THE COMBINATION of 8pm closing times and staff shortages due to people either getting Covid or isolating as close contacts is causing many Limerick businesses to shut up shop for January.
The hospitality industry has been particularly hard hit, with pubs and smaller guest houses finding it difficult to continue under the circumstances.
Now the local branch of the Irish Hotels Federation (IHF) is calling on government to give some idea of what restrictions are in prospect for February and March.
Branch Chairman and Shannon hotelier, Dermot Kelly, is one of the people who decided to shut up shop to accommodation at the Shannon Springs Hotel.
He told the Limerick Post, “we had to take that decision. Between people isolating and the risk because the numbers are so high in Shannon, we couldn’t take the risk.”
The hotel is currently operating on take-away menus only in the food section of the business.
Mr Kelly is co-owner of the Shannon hotel which employs 75 people and is also general manager of the South Court Hotel in Limerick.
“We know the the 8pm closing time is in place until the end of January but we would call on the government to give us some indication of what will happen in February so that we can plan,” he said.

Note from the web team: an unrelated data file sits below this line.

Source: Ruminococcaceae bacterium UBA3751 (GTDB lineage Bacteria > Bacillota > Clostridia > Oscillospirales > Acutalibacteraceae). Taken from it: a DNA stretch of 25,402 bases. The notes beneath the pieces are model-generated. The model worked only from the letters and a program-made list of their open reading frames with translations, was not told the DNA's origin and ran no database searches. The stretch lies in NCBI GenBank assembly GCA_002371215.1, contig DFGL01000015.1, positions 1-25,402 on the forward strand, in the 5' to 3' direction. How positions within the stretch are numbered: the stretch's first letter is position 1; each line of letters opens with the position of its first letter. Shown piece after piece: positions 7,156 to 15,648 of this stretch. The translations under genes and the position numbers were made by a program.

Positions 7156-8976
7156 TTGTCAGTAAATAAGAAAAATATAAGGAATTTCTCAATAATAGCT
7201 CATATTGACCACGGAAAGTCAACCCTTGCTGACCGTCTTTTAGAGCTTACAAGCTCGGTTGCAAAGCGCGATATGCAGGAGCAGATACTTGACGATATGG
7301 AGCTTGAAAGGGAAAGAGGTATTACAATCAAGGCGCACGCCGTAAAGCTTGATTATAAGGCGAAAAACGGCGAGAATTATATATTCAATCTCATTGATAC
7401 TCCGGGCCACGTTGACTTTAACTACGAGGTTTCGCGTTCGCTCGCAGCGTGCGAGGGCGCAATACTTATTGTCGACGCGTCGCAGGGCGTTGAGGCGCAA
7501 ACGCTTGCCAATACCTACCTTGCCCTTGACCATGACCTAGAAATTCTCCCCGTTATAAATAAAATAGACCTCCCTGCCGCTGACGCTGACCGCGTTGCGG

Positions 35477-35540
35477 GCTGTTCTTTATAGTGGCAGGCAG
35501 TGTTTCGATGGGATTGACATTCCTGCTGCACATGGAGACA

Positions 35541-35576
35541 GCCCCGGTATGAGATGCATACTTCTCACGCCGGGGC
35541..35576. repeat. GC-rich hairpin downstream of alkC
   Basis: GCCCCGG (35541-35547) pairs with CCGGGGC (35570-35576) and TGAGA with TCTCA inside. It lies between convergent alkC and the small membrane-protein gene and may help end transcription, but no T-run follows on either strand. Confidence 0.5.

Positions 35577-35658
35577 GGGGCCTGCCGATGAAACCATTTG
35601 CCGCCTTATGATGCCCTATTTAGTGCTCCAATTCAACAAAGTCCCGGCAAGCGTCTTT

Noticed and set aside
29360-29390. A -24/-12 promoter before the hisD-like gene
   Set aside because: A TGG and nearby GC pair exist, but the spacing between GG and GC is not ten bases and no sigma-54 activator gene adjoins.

The Federation chairman said that he is well aware that many smaller businesses in Limerick have had to close albeit temporarily.
“If you’re running a pub of a guest house and staff are doing the right thing and isolating, you only have a small team of staff to draw on.
“We’re lucky in the South Court in that we have 90 people employed here and staff are everyone is being flexible and helping.
“But if you only have a few staff and you’re trying to operate with the 8pm closing, it makes sense to just close up. Who is going to go out to have few drinks before that time?
“Even so, you have to maintain the premises and there are business owners going in and cleaning the place themselves.”
Limerick City publican, Pat Flannery of Flannery’s Bar in Shannon Street, agrees with Mr Kelly.
In an interview with Live 95 Fm, he said “We seeing day to say more staff having to stay home and isolate.
“It’s a very strange situation and it’s definitely affecting our ability to deliver a service.
“Some businesses just won’t open for January until the curfew is lifted. They can’t continue to operate and offer staff their top rate.”
The latests figures for people receiving the PUP payment in Limerick bear out what has been said, with numbers up 16 per cent on the figure before Christmas and most of those being listed as working in the hospitality industry, followed by wholesale and retail trade and administrative and support services.
The latest figures show that 2,105 people were claiming the PUP payment last week compared to 1,817 on December 21.
At its peak on the February 9 last year, 17,106 were in receipt of the payment in Limerick.